A movie that depicts scantily clad women vying for men’s attention in beer commercials, women “catfighting” on a reality TV show, and cable news commentators criticizing the physical appearance of women in public office. So…. How is this day’s media diet different from all other days? For starters, these images are part of Jennifer Siebel Newsom’s provocative documentary Miss Representation, and Tuesday the film was the jumping off point for conversations in all of Wildwood’s Division Three Humanities classes. Just after the screening, I joined a group of twenty-eight young men and their teacher, Jason David. We sat in a circle to share our thoughts.
The 2011 film is age-appropriate, yet disturbing, showing many of the thousands of vivid images of demeaning, misogynist messages that bombard each of us through the media.
Owen L. is an aspiring writer and videogame designer. “The movie really made me consider what messages I’ll be putting out into the world someday.” His classmate, another 10th grader, Julian C., adds his thoughts. “It’s not just the messages about women,” he argues, “the media’s messages to men are also extremely limiting. If you don’t embrace the hyper-masculine James Bond-type, the media make you feel as if you’re not a man.”
The film’s thesis: media representations of women hinder their abilities to reach positions of power and authority in American society. Because of the subject matter, the Division Three Humanities teachers divided their students into gender-specific discussion groups to facilitate more open dialogue. Jason and I sit in with the boys while Jason’s colleagues, Ariane White, Annie Barnes, and Katy Green, hold a parallel discussion with the girls in a different room.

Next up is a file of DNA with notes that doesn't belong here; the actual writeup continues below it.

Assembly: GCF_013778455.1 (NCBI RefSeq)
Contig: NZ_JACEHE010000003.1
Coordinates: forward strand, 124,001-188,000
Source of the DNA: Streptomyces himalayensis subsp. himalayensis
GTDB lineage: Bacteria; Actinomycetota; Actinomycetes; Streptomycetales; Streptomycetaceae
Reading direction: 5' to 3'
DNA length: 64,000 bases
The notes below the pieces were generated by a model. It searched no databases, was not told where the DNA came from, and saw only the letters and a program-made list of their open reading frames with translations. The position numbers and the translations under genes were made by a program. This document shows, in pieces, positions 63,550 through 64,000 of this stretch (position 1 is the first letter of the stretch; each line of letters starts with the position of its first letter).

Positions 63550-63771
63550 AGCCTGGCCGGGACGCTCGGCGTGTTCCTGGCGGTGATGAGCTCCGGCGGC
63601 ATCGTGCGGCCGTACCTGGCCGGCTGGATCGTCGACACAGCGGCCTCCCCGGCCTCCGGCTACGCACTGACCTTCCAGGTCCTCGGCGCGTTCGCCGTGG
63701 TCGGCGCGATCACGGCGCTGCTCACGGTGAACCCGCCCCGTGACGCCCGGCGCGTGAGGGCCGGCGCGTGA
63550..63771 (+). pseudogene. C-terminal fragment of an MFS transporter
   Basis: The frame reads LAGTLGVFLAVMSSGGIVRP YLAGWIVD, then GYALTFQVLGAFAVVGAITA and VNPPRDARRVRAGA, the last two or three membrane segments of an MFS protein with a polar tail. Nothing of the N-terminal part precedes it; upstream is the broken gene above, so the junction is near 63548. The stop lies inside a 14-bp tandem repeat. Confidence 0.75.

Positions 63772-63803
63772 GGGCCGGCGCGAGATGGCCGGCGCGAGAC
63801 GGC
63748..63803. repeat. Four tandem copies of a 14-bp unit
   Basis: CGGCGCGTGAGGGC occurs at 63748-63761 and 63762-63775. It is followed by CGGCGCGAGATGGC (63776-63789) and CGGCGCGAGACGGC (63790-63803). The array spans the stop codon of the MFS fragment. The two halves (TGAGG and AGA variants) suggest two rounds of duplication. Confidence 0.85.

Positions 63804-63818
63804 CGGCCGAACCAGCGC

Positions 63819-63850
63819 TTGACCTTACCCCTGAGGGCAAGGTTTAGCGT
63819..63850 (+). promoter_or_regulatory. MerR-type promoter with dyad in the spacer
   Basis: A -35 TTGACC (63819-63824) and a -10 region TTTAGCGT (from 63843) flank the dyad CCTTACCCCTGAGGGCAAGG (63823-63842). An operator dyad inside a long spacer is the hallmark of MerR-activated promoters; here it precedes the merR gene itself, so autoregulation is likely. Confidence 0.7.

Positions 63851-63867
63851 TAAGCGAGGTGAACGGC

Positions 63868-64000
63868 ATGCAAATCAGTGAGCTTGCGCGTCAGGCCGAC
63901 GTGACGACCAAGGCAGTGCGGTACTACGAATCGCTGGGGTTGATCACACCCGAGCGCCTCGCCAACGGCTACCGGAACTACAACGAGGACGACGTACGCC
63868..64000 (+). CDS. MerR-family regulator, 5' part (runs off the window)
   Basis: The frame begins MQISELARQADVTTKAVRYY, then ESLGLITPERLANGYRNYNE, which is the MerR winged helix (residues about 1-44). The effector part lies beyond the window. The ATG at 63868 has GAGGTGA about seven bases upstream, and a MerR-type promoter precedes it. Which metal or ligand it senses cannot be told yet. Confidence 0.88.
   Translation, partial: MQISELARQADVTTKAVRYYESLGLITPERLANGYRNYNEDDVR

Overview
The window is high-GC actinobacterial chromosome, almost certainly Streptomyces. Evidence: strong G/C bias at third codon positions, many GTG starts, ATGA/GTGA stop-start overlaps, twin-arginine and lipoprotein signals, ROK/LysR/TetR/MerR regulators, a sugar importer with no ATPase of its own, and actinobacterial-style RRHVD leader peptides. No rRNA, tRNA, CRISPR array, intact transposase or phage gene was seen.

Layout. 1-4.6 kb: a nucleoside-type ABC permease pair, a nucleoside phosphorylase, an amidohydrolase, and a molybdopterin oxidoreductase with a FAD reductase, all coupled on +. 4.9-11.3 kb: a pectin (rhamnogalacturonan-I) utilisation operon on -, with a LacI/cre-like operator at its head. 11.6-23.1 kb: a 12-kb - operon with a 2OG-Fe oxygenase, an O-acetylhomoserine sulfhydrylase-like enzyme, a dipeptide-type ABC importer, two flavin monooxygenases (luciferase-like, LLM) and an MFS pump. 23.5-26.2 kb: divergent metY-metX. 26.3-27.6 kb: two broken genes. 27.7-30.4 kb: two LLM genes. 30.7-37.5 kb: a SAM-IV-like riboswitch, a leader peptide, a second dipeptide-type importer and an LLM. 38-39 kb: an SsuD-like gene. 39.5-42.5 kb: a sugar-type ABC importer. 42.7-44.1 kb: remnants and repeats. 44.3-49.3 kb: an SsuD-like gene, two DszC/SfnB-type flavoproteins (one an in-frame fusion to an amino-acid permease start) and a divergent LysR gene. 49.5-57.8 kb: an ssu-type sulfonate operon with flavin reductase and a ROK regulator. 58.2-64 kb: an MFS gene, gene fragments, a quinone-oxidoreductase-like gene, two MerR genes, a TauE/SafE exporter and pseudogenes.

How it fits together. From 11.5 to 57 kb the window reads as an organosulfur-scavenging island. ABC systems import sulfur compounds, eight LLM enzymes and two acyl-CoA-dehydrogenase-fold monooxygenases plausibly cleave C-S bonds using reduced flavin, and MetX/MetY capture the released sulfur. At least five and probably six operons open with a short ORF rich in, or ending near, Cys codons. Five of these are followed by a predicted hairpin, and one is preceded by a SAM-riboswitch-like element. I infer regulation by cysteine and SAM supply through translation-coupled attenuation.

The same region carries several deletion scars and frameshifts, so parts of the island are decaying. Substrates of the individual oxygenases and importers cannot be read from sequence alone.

As the discussion continues, 9th grader David O. offers this perspective: “The movie talks about the media as if it’s some monolithic thing that’s entirely responsible for all of these negative messages,” he begins. “But we’re the ones who consume what the media makes. If anyone’s to blame, it’s us.” Others in the group concur, then raise the deeper question of what role each of us plays in perpetuating the conditions the film depicts. “It’s a vicious cycle,” 9th grader Max C. responds. “The media say that they portray women like this because it’s what the public wants, but the public consumes it because it’s all that they see in the media.” The conversation veers from idea to idea, then to insight, as the boys consider the layers of meaning.
The screening and discussion of Miss Representation this week is part of Wildwood’s comprehensive multicultural curriculum. In Division Three, the focus is on gender issues. Jason David asks the boys to consider a final question before the class period ends: based on what you’ve seen and discussed here today, what thoughts would you like to share with the girls in Division Three? Tomorrow, they’ll have a chance to address this question and their female peers during a division-wide discussion.
Deep dialogue leads to deep meaning.
To see the trailer for Miss Representation click HERE (please note: the trailer contains images and language that are not appropriate for younger children).
~ By Steve Barrett, Director of Outreach, Teaching, and Learning